ID IBM Equivalent Language Encoding Use
1361 - Korean Johab (KS C 5601-1992 annex 3) Conversion
20000 - Chinese (traditional) An encoding of CNS 11643 Conversion
20001 - Chinese (traditional) TCA Conversion
20002 - Chinese (traditional) Big5 (ETEN variant) Conversion
20003 938 Chinese (traditional) IBM 5550 Conversion
20004 - Chinese (traditional) Teletext Conversion
20005 - Chinese (traditional) Wang Conversion
20932 954 (roughly) Japanese EUC-JP Conversion
20936 5479 Chinese (simplified) GB 2312 Conversion
20949, 51949 970 Korean Wansung (8-bit with ASCII, i.e. EUC-KR)[29] Conversion

EBCDIC code pages

ID IBM Equivalent Description
37 Country Extended Code Page for US, Canada, Netherlands, Portugal, Brazil, Australia, New Zealand[30]
500 Country Extended Code Page for Belgium, Canada and Switzerland
870 EBCDIC Latin-2
875 EBCDIC Greek
1026 EBCDIC Latin-5 (Turkish)
1047 Country Extended Code Page for Open Systems (POSIX)
1140 Euro-sign Country Extended Code Page for US, Canada, Netherlands, Portugal, Brazil, Australia, New Zealand
1141 Euro-sign Country Extended Code Page for Austria and Germany
1142 Euro-sign Country Extended Code Page for Denmark and Norway
1143 Euro-sign Country Extended Code Page for Finland and Sweden
1144 Euro-sign Country Extended Code Page for Italy
1145 Euro-sign Country Extended Code Page for Spain and Latin America
1146 Euro-sign Country Extended Code Page for UK
1147 Euro-sign Country Extended Code Page for France
1148 Euro-sign Country Extended Code Page for Belgium, Canada and Switzerland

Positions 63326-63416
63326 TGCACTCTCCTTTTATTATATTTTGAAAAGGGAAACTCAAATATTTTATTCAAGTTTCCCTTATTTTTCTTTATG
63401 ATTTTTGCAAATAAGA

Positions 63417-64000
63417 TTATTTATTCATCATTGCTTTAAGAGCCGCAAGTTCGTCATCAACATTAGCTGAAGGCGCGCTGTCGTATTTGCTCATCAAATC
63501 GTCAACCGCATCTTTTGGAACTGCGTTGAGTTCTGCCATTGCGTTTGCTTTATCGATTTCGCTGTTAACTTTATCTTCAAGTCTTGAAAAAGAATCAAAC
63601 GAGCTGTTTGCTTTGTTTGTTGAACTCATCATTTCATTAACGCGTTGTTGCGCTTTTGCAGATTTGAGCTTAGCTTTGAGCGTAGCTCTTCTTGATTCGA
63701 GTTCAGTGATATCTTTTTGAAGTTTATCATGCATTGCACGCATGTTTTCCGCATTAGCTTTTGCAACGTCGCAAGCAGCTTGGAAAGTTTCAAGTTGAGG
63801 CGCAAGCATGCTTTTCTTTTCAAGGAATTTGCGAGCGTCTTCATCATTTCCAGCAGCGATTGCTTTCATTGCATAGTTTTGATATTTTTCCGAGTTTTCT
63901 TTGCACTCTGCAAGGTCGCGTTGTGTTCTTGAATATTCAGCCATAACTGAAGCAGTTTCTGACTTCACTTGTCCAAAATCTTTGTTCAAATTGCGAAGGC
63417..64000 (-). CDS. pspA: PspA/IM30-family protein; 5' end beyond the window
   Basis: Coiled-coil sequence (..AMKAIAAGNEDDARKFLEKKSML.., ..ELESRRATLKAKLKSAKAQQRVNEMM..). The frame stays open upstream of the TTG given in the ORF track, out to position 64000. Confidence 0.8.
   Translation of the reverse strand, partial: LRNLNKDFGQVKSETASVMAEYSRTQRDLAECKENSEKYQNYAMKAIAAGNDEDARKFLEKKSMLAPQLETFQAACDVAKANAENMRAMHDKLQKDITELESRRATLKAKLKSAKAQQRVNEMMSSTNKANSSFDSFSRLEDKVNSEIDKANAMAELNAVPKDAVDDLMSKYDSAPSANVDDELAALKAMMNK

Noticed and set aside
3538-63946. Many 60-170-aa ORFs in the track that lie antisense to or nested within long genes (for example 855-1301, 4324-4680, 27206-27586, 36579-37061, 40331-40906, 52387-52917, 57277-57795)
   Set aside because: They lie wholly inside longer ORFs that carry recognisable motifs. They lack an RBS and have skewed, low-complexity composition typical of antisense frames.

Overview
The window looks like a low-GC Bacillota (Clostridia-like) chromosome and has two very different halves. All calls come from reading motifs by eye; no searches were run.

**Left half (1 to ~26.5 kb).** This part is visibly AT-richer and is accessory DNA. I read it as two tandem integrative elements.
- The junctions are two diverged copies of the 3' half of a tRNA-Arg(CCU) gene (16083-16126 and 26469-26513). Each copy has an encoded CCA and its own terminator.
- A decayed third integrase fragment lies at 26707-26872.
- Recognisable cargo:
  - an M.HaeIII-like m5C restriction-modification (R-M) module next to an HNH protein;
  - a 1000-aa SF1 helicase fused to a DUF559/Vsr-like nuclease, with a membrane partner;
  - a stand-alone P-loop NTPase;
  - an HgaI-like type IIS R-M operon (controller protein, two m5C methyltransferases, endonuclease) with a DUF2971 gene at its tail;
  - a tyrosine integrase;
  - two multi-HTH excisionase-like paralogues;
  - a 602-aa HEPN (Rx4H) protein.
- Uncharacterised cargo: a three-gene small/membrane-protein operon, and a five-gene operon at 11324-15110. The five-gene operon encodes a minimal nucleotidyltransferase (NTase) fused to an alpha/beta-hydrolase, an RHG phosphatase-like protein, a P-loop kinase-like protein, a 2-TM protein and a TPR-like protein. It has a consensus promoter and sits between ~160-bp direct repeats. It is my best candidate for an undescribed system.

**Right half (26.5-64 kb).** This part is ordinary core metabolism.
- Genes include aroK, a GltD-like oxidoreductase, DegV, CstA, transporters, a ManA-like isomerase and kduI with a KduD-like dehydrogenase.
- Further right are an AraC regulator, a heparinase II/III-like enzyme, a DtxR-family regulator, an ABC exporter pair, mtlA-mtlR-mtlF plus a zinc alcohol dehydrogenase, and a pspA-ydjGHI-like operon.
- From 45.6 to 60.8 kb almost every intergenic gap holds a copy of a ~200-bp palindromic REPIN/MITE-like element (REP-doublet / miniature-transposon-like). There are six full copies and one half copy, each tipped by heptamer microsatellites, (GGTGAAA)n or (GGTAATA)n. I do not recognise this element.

1149 Euro-sign Country Extended Code Page for Iceland
20273 273 Country Extended Code Page for Germany
20277 277 Country Extended Code Page for Denmark/Norway
20278 278 Country Extended Code Page for Finland/Sweden
20280 280 Country Extended Code Page for Italy
20284 284 Country Extended Code Page for Latin America/Spain
20285 285 Country Extended Code Page for United Kingdom
20290 290 Japanese Katakana EBCDIC
20297 297 Country Extended Code Page for France
20420 420 EBCDIC Arabic
20423 423 EBCDIC Greek with Extended Latin
20424 - x-EBCDIC-KoreanExtended
20833 833 Korean EBCDIC for N-Byte Hangul
20838 838 EBCDIC Thai
20871 871 Country Extended Code Page for Iceland
20880 880 EBCDIC Cyrillic (DKOI)
20905 905 EBCDIC Latin-3 (Maltese, Esperanto and Turkish)
20924 924 EBCDIC Latin-9 (including Euro sign) for Open Systems (POSIX)
21025 1025 EBCDIC Cyrillic (DKOI) with section sign
21027 (1027) Japanese EBCDIC (an incomplete implementation of IBM code page 1027,[31] now deprecated)[32]

Unicode-related code pages

ID IBM Equivalent Description